In view of the nature of information need of health workers which must be timely and accurate medical libraries embraced information technology early to provide information and services. However, according to Gakibayo, Ikoja-Odongo and Okello-Obura [8] by the turn of the 21st century, library automation and the Internet had revolutionized information access and library operations around the world. Thus Ogunsola (2004) as cited by Issa, Ayodele, Abubakar and Aliyu [11] explained that the pace of change brought by new technologies has had a significant effect on the way people live, work and play worldwide. Hence the library of the Nigerian Institute of Medical Research also took advantage of this development in Information Communication Technology to revolutionize its operation to meet the information needs of its users particularly the health researchers and the staff of the institute generally.

The importance of libraries cannot be over emphasized. Libraries are usually the first point of call for information seekers. Kwadzo [12] opined that libraries play a major role in the educational system and in the development of a strong human resource base on the socio- economic development of a country. Its mission is to provide services and access to quality information resources irrespective of formal and location. The library is a key player in education, research and information provision, it has thus been in the forefront in ICT application to its services.

Libraries are repositories of information in whatever format it may appear. Libraries acquisition of electronic resources afford users the opportunities of access to relevant and up to date information from different field. Electronic information resources are also the link to the process of useful research and learning activities which can boost the socio-economic development in the continent. Electronic resources offer significant benefits to libraries such as reducing the problem of inadequate space and mutilation of books Issa, Ayodele, Abubakar and Aliyu [11].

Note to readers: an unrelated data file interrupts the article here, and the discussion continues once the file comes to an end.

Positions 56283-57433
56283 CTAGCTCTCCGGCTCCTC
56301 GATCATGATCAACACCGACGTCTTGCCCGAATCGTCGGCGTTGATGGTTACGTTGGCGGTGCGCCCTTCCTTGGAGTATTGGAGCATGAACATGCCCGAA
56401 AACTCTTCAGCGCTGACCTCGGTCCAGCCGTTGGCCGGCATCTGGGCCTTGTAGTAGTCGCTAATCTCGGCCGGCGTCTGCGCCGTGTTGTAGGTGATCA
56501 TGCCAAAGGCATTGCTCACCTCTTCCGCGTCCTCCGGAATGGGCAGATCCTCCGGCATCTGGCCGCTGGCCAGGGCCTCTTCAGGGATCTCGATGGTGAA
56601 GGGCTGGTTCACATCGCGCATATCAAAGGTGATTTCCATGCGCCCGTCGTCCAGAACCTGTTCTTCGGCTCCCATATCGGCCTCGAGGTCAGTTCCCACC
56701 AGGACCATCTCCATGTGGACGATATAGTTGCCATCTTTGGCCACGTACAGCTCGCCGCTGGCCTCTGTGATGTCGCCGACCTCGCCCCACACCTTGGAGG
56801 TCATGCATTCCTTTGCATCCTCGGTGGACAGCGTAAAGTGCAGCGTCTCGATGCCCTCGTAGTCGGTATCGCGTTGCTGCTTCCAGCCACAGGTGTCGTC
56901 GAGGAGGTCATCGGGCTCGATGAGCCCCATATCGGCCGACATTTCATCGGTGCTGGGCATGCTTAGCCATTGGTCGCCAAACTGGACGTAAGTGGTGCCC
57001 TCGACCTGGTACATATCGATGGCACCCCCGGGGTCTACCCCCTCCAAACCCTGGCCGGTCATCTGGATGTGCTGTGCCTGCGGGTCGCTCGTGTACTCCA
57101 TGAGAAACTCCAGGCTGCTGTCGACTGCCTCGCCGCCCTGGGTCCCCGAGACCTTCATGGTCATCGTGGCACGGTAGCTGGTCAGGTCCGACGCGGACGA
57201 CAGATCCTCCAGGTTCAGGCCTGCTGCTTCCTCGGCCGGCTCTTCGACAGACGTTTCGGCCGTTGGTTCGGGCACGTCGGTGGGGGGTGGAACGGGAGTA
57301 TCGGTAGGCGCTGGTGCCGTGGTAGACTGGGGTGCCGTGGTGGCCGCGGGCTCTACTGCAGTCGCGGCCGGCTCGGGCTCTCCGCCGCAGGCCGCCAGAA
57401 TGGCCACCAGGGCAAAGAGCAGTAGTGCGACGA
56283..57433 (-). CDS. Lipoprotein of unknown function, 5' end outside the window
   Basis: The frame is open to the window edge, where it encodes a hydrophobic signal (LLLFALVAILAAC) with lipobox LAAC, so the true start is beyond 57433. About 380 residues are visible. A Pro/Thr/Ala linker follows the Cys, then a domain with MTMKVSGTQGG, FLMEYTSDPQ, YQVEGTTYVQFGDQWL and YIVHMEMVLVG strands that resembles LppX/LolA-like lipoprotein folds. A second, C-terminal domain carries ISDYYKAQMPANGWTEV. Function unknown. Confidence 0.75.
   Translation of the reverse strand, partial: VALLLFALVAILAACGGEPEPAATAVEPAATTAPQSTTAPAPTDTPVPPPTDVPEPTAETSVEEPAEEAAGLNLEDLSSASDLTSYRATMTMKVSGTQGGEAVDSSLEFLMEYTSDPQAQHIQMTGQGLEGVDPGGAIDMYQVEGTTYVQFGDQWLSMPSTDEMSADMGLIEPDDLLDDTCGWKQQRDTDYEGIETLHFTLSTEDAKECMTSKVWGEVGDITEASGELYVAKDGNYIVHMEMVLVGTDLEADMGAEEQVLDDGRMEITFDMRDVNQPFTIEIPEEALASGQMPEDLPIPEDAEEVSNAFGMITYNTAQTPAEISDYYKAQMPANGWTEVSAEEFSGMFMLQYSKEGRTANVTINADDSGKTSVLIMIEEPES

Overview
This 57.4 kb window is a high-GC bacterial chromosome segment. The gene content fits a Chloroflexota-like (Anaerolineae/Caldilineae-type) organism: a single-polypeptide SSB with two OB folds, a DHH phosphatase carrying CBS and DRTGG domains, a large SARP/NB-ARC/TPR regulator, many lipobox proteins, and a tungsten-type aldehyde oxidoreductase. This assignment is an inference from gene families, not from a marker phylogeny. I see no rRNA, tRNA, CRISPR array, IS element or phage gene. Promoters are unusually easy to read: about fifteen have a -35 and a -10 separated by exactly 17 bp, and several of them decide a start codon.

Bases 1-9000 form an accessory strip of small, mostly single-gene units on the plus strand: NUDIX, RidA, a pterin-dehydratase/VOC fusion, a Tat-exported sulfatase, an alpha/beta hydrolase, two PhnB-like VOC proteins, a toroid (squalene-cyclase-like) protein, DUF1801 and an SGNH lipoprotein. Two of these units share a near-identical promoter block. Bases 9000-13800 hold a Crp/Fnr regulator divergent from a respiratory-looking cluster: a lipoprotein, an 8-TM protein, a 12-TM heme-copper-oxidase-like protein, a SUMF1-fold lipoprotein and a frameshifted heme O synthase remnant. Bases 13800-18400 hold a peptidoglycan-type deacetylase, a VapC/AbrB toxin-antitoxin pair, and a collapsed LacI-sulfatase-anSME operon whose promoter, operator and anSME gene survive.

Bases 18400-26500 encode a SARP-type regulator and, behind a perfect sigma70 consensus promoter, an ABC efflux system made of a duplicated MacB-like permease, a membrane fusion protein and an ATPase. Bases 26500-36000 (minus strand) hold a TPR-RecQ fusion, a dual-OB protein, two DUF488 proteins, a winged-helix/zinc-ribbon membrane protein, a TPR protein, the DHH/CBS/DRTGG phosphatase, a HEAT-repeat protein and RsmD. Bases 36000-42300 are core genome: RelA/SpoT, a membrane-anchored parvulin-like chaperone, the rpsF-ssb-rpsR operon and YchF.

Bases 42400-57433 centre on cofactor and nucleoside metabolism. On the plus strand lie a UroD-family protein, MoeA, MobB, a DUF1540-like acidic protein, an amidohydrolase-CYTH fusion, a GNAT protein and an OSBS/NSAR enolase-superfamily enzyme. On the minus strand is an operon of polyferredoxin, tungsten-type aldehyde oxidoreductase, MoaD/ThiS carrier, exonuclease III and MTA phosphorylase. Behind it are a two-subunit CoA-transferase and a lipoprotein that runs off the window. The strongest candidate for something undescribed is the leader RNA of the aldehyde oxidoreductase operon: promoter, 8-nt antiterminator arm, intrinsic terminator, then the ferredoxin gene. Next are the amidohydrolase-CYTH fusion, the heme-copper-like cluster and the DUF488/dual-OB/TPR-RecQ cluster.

2. Literature Review

Agboola [1] carried out a study on use of print and electronic resources by agricultural science students in Nigeria universities and found out that the use of ICT has revolutionized the way and manner in which the global community uses information. Students are no longer restricted to print materials to solve their information needs. Etim (2004) in Okon (2005) as cited by Lawal Solarin observes that technological development have created a shift from traditional information environment to an e-environment such as CD-ROMs online services, as well as online database

The importance of the internet for information retrieval to support research activities in research institutes/health institutions is acknowledged worldwide. Olatokun and Adeboyejo (2009) citing Ibegwam [16] observed that the Internet has become an important component of the electronic services in academic institutions and has permeated all aspects of life, breaking down barriers to communication and information access worldwide. Many developing countries have made efforts to introduce electronic resources in their libraries, and these can be seen in a lot of research libraries in the continent. Ukpebor [18] observed that the use of electronic resources has contributed to reshaping information retrieval process and access to information. Emphasis is now being shifted from printed sources to electronic resources. There are several electronic resources which include the internet resources, electronic databases, CD-ROM, electronic journals and electronic books.

Ojo and Akande [15] studied student’s access, usage and awareness of electronic information resources at the University College Hospital, University of Ibadan, Nigeria. The study revealed that even though electronic resources are being used by the students. The level of usage was low when compared with what obtained in developed countries. Omotayo [17] surveyed internet access and usage among undergraduates at the Obafemi Awolowo University and found out that the students did not go through any formal training on how to use the internet. They learnt from their friends. The study also revealed that majority of the respondents used the internet only for e-mail, because they lacked the skill to use it effectively for other purposes.

Egberongbe [7] investigated the use and impact of electronic resources at the University of Lagos. She found out that majority of the respondents used electronic resources. They were aware of these resources. She also found out that both faculty and students used e-resources to access information available worldwide for teaching, learning and research. Today electronic facilities are available and have linked everybody far and near together.